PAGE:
Read Related Topic: 5 Tips for Succulent Planters
5. Cacti and Succulents: An Illustrated Guide, by Graham Charles
Don't let the similar titles fool you, this book by Graham Charles is quite different than Terry Hewitt's book. There is a heavy emphasis on cacti here, including different cultivars and methods for care and cultivation. You'll find gorgeous pictures with accurate identifications, excellent for figuring out those uncommon and rare cacti. While much of the information on cacti care is novice, it can never hurt to brush up.
6. Succulents (Idiot's Guides), by Cassidy Tuttle
From the much-praised Idiot's Guides series comes a book about succulents! Cassidy Tuttle does a superb job at breaking down the basics of succulent care for beginners. Despite the title, however, there is a wealth of information that appeals to even experienced growers. Idiot's Guides books are always comprehensive in their subject, and this one is no different. You will find a wide range of succulents, from common to rare, as well as thoughtful care instructions and clear photos.
7. Succulents: The Ultimate Guide... 200 Easy Care Plants, by Robin Stockwell
If you've made it this far in the list, let me reward you with a hidden gem: this book. Robin Stockwell's guide is indeed ultimate. In fact, I'd go so far as to say that this is the most well-crafted guide on beginner succulents on the market! It covers fat plants from all families; of all shapes, sizes, and colors. Beginner doesn't mean boring if you have this book. The vivid imagery, divine photography, and clear and concise information leaves little to be desired.
Baldwin's eye for design is never more apparent than in this book. From classical arrangements to minimalist (and even bonsai), this book covers everything you need to know to create elegant designs and patterns of drought-tolerant plants within containers. Unlike some other books, this one talks about matching plants to pot style.
Generous, illustrative pictures adorn each page. The text is not lacking, either. It is informative and even funny at times. In addition to instruction about creating arrangements, the book contains your standard information on succulent care.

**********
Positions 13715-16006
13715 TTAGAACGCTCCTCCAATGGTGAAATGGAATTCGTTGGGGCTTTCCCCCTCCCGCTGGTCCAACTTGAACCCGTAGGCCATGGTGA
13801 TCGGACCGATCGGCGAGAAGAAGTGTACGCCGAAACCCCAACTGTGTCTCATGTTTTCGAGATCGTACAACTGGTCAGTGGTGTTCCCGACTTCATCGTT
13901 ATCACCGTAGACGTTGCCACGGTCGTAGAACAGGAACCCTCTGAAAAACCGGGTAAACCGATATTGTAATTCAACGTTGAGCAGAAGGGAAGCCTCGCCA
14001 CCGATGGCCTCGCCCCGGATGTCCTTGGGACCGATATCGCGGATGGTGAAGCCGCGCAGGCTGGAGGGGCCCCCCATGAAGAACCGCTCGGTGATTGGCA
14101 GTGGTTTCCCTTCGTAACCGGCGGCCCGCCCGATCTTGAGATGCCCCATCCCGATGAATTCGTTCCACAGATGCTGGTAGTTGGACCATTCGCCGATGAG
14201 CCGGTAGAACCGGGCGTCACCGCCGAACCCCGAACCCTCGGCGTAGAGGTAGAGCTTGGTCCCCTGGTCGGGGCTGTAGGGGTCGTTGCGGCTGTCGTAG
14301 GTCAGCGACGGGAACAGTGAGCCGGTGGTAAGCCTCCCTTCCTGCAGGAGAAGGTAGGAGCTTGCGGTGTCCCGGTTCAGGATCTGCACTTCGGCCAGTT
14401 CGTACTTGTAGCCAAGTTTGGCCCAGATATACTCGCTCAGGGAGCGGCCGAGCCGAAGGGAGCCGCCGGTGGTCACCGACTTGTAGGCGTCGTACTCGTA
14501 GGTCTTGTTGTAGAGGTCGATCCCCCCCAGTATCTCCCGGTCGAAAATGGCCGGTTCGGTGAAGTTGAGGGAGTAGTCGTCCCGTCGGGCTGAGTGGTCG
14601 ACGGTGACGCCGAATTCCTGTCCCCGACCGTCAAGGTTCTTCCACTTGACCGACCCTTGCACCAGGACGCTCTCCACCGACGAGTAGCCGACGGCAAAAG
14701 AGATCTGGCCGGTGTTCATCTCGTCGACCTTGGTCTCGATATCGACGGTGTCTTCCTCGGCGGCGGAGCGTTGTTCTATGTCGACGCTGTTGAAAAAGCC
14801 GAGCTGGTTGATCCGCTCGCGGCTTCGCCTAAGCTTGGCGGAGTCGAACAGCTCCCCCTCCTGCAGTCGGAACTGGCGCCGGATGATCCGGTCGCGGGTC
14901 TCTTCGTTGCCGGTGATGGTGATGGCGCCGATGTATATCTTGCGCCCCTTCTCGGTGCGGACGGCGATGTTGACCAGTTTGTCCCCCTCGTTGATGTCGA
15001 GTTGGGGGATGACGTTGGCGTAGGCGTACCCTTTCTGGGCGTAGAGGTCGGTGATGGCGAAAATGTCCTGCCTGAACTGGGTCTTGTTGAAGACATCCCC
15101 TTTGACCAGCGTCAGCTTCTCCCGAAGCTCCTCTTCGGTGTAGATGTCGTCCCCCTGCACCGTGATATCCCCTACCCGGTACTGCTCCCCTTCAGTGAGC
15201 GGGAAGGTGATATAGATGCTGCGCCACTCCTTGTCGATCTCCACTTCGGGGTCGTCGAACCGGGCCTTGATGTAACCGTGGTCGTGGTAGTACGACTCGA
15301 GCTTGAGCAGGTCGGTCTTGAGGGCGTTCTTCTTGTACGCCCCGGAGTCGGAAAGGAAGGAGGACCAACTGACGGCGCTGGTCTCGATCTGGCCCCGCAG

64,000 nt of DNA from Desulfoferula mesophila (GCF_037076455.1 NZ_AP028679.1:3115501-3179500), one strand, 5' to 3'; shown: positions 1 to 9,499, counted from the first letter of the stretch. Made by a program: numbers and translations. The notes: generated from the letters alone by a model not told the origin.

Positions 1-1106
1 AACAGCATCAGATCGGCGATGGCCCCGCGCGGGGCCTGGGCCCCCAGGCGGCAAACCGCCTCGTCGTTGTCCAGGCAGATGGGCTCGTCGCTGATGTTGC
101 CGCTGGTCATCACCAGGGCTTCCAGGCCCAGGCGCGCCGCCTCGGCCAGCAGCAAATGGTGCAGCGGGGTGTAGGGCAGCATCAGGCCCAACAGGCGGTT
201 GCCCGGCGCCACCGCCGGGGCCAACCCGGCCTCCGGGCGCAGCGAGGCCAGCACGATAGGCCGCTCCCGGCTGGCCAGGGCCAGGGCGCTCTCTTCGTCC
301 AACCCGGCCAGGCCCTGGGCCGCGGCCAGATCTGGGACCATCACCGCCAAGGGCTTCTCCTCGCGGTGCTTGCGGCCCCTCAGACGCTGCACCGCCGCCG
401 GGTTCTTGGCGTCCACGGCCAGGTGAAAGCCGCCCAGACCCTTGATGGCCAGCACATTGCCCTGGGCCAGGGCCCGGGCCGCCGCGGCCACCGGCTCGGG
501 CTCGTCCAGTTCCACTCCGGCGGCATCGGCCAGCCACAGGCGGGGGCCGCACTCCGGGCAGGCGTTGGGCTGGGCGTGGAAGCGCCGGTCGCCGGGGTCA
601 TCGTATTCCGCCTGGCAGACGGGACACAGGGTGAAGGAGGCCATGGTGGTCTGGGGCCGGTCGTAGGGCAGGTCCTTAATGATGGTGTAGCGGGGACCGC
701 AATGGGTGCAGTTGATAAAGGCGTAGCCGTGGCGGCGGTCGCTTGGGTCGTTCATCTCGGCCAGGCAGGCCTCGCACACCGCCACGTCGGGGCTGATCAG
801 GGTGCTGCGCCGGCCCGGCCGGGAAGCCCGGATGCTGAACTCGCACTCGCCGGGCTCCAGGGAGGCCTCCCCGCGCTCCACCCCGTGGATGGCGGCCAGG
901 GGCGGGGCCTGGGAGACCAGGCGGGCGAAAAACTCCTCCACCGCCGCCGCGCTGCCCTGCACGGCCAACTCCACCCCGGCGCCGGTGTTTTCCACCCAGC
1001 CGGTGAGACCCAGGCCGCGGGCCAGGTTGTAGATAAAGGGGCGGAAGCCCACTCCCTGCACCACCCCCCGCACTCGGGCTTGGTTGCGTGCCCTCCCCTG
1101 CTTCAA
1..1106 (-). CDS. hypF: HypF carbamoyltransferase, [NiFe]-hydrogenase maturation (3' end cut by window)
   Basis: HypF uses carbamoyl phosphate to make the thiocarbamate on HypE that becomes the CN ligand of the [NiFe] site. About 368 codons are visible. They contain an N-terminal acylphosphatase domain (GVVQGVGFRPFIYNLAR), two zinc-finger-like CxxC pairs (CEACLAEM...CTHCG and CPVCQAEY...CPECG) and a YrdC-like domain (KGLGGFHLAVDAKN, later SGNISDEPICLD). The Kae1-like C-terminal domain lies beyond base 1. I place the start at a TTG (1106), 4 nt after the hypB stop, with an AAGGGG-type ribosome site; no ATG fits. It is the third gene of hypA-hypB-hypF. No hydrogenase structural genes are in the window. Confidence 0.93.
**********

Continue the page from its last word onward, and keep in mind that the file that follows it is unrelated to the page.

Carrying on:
9. DIY Succulents... Ideas for Creative Projects, by Tawni Daigle
If you use Pinterest often, this book should make you feel at home. The large pictures, emphasis on aesthetics, and the multitude of creative ideas feels like you're scrolling through your favorite Pinterest feed.
Ms. Daigle is one of the brilliant minds behind the Needles & Leaves blog, a popular gardening and design blog that features fat plants frequently. She breaks down beautiful, complicated-looking projects into manageable and easy steps. It even details the products necessary, none of which are difficult to find or expensive to acquire.
This cute book is an excellent beginner guide, especially for young, budding horticulturalists. It is simple and straightforward, but not lacking in information. While it covers less plants than some of the other entries in this list (60 popular succulents in this book), the lower price point may make this book a great gift.
11. Succulents Portable Adult Coloring Book, by Peter Pauper Press
If you haven't jumped on the adult coloring book craze, this might be the book that pushes you over the edge. We all love succulents because of their unique shapes and vibrant colors. This book capitalizes on those traits to offer an engaging entertainment experience that you can enjoy anywhere.
In particular, the 31 pages of heavyweight coloring paper are great for use with many mediums. You can use markers or watercolors without fear of bleeding. It's easy to pick up and put down on a whim, none of the pictures require a large time investment to complete.
This is a guidebook in the traditional sense - lots of wordy, yet user-friendly, descriptions. The scope is enormous (with 2000 plants), and even includes some non-succulent plants that are tangentially related like begonias and philodendrons.
If you're a visual learner, though, this might not be the book for you. There are not pictures for every plant; some merely have descriptions. You might not curl up in an armchair with this book, but it is undoubtedly a valuable font of succulent and cacti information.
Do you have a favorite succulent book not listed here? Tell us about it below!